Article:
unordained wrote:

I'll admit, I'm trying to be lazy. Does anyone have precise documentation on the order and algorithm of careful-write? I've found stuff by Ann and Paul (Beach), but they're kind of vague on some points ... the write-ahead-log is disabled, in favor of another mechanism I -almost- understand (and even then, only barely for data pages -- what about writing to an index?).

If anybody knows where such documentation (block- and byte-level) could be found, I'd really appreciate it. If not, I suppose there's always the source code. Any tips on which parts to look at?

Answer from Ann Harrison:

There never was a write ahead log. At one point, there was an optional after image journal which was slow and a required somebody to baby-sit the journal device. Only applications that required two-swing of the ax reliability used the AIJ. During the Borland ages, a guru from Sybase decided that the careful write plus non-deadlocking data structures was theoretically unsound and wrote a write-ahead-log package. It had only two problems. First, it was still one-swing of the ax, and second, he could never make it work.

There is no bits and bytes level to careful write. It's all page level stuff. Reduced to its essence, the algorithm says that the database on disk will always be internally consistent. More practically, that means that when you write a page that references another page, that other page must have been written previously in a state that supports your pointer.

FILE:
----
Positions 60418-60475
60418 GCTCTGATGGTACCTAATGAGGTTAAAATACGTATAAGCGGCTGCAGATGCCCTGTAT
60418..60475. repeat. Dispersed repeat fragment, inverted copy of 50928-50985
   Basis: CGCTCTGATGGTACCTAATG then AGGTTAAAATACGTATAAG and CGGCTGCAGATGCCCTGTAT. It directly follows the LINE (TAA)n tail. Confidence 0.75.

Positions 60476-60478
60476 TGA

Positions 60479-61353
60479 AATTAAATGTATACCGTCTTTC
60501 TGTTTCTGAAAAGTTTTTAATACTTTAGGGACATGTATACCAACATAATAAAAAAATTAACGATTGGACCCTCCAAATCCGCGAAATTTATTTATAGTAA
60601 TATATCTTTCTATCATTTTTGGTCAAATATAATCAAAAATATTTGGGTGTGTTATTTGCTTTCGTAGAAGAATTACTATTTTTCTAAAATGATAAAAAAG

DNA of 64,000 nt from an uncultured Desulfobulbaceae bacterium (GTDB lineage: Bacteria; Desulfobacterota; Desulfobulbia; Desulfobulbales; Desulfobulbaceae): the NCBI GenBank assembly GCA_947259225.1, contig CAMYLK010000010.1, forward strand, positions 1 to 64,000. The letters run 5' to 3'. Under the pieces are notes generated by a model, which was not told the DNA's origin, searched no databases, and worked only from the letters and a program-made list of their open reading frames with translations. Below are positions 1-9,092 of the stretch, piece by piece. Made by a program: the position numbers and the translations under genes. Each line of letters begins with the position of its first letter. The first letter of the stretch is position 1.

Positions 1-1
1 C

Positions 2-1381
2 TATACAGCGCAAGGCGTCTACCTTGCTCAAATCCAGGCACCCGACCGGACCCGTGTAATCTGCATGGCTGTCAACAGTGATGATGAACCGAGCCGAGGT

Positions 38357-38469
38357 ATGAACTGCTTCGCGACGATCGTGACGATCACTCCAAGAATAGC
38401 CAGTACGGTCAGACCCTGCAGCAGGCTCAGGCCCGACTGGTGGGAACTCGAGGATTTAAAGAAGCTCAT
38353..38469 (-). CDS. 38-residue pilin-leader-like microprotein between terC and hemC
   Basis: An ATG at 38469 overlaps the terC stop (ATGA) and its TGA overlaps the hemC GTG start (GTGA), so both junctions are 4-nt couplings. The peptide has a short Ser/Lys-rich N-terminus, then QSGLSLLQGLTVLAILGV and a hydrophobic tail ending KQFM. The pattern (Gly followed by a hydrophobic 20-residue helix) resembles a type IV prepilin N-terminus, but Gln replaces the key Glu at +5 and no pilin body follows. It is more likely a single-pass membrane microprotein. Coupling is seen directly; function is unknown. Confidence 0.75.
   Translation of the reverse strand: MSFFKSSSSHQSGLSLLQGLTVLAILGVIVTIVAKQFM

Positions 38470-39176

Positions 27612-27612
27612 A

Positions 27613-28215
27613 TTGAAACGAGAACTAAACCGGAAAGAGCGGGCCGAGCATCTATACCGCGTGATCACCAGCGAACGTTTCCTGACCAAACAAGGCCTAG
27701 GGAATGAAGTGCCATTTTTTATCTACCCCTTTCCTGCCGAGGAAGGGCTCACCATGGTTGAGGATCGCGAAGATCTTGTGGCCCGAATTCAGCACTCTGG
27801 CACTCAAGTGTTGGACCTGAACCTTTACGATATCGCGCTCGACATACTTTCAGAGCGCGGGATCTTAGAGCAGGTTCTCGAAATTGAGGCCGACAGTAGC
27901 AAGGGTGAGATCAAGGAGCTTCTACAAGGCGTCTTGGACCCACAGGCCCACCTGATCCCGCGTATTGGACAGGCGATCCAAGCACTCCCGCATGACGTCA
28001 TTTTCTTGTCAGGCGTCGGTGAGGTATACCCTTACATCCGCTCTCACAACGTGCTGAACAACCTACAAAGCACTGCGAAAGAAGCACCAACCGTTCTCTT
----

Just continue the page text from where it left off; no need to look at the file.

Before you write a page that has a pointer from a record to its back version on another page, that other page has to be on disk. Before you write out a new data page, you must write out a version of a page information page (PIP) that shows the page is in use. The new data page has to be on disk, formatted and happy, before the table's pointer page that references the new page can be written

Inter-page relationships are handled in the code through a dependency graph that the cache manager handles. Before a page is written, the cache manager checks the graph and writes out all pages that page depends on. If a change will create a loop in the graph, as many pages are written immediately as are necessary to avoid the loop.

The tricky bits are identifying dependencies and avoiding the impossible situation - well, those and keeping the system fast. Identifying dependencies just requires meticulous coding. If you have to put a record back version on a different page from the main version, the page with the pointer has a dependency on the page with the back version. If you allocate a new data page, that data page has a dependency on the PIP that records whether the page is in use, and the pointer page that ties the data page into the table has a dependency on the data page.